Delayed start, no breakthrough
The consensus reached by the leaders of the Association of Southeast Asian Nations and China to finally begin negotiations on a Code of Conduct of parties in the South China Sea is a positive outcome from a week of summit pageantry, but it is hardly the breakthrough that China and its apologists, witting or unwitting, say it is.
In the first place, this code was promised 15 years ago; the last paragraph of the Declaration on the Conduct (DOC) of Parties in the South China Sea, signed on Nov. 4, 2002, held that “The Parties concerned reaffirm that the adoption of a code of conduct in the South China Sea would further promote peace and stability in the region and agree to work, on the basis of consensus, toward the eventual attainment of this objective.” The reason negotiations on the Code never took off was China’s strategy of delay. It had signed the DOC in the waning months of Jiang Zemin’s presidency, and despite the official Chinese policy of a “peaceful rise,” the presidency of Hu Jintao never accorded the Code priority. Under the much more authoritarian Xi Jinping, the “peaceful rise” policy has been shelved, in favor of an even more assertive, expansive nationalism.
Secondly, the negotiations will finally take place under circumstances redefined by China to be much more favorable to its interests. As the case that the Philippines filed against China at the arbitral tribunal was progressing, Beijing ramped up its land-reclamation and facility-building in the Spratlys; it successfully dissuaded Manila from using the landmark and sweeping legal victory of July 12, 2016, at the Permanent Court of Arbitration as leverage, and Vietnam from deploying more oil and gas rigs in disputed waters; it has—according to President Duterte himself—raised the possibility of war, contrary to the spirit of every single one of the agreements it has entered into with Asean; it has even enabled the initiative to write a so-called Framework on the Code of Conduct, another agreement touted to be a significant achievement but in reality is yet more proof of Chinese strategic delay.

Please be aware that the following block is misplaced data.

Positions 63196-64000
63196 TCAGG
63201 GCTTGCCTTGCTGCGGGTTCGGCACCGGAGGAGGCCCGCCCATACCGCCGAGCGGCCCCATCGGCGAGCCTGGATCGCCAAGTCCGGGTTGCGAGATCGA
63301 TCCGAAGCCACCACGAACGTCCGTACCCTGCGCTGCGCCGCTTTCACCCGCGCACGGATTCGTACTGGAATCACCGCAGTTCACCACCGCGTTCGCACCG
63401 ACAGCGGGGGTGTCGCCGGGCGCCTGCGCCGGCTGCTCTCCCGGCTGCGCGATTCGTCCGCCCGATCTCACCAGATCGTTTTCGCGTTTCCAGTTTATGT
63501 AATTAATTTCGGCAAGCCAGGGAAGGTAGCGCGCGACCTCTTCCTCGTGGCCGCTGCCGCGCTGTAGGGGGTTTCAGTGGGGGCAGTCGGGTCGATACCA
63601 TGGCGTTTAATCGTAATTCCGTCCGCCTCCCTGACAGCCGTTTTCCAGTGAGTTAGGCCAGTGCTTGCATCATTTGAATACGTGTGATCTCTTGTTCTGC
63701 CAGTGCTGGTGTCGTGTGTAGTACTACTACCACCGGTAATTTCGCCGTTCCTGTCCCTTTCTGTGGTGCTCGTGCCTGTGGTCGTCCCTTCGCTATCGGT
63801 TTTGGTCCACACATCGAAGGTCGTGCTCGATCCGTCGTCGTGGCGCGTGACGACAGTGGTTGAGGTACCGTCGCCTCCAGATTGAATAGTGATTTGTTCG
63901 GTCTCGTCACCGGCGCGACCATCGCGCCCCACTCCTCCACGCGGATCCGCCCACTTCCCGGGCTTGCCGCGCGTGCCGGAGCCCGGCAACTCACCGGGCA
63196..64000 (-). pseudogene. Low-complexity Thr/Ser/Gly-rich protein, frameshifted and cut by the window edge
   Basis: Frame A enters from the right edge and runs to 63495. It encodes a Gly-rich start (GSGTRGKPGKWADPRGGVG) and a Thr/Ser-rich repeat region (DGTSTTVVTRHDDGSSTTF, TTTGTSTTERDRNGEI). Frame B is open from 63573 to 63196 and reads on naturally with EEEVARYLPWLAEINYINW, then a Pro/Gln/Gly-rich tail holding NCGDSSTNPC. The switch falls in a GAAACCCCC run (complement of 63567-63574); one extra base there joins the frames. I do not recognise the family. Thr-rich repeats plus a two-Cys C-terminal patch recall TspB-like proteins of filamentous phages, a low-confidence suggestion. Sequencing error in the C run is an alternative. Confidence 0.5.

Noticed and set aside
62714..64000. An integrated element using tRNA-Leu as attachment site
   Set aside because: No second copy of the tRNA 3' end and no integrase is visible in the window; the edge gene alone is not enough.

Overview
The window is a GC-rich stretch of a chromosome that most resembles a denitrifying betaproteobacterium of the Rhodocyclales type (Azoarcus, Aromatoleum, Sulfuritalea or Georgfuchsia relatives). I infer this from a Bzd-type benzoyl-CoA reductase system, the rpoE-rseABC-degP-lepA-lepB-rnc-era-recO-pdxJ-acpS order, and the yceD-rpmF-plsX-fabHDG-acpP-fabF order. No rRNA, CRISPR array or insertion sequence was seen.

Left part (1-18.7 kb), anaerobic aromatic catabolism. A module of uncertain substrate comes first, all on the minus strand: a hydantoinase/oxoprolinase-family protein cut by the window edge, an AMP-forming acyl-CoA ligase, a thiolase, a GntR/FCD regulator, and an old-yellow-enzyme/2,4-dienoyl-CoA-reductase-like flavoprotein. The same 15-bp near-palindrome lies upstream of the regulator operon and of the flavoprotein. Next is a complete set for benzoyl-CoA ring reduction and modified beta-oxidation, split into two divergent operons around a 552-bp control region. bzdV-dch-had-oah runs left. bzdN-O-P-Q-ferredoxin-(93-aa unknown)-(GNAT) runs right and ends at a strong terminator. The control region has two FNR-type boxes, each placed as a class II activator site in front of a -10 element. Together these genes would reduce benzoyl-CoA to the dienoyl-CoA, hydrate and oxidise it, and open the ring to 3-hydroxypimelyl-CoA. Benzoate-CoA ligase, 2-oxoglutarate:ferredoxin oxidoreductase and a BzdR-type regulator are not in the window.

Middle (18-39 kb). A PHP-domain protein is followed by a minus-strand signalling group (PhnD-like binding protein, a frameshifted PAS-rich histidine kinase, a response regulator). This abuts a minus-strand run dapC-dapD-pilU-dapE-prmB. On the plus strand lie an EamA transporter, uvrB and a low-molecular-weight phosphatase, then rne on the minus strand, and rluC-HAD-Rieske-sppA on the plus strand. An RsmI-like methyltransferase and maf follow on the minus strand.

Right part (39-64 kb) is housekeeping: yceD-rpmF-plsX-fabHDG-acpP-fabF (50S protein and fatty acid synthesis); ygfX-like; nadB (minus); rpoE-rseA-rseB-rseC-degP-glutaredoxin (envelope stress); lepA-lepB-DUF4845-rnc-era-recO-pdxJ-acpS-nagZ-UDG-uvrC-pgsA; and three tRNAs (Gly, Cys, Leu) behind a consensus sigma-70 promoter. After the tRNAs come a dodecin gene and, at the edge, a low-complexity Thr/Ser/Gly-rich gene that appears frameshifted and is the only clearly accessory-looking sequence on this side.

Thirdly, the start of negotiations on the Code of Conduct early next year is exactly that: merely the start. How long the process will last, what form the document will take, and (the most important question) whether the Code will be legally binding, will all be largely determined by Beijing. Its strategy has paid off; delays have weakened the hand of the Asean as a bloc and of its claimant countries, even including Indonesia. To be sure, Chinese Premier Li Keqiang hit most of the right notes at the Asean-China summit last Monday. “We hope the talks on the code of conduct will bolster mutual understanding and trust. We will strive under the agreement to reach a consensus on achieving early implementation of the code of conduct,” he said (according to a transcript provided by the Chinese foreign ministry).
Lastly, we must bear in mind the lessons of recent history. When they don’t meet its interests, China has learned to ignore the fine print of the agreements it enters into. The DOC itself, often used by China as proof of its commitment to regional diplomacy, has been repeatedly dishonored. Paragraph 5 of the Declaration begins: “The Parties undertake to exercise self-restraint in the conduct of activities that would complicate or escalate disputes and affect peace and stability including, among others, refraining from action of inhabiting on the presently uninhabited islands, reefs, shoals, cays, and other features and to handle their differences in a constructive manner.” This vital principle of self-restraint has not stopped China from converting seven rocks or reefs it occupies in the Spratlys into islands, capable of sustaining not only civilian life but even military operations.
The Philippines and its partners in Asean must enter into the negotiations on the Code of Conduct with these lessons in mind, and with calibrated optimism. The breakthrough lies at the end, not at the start.
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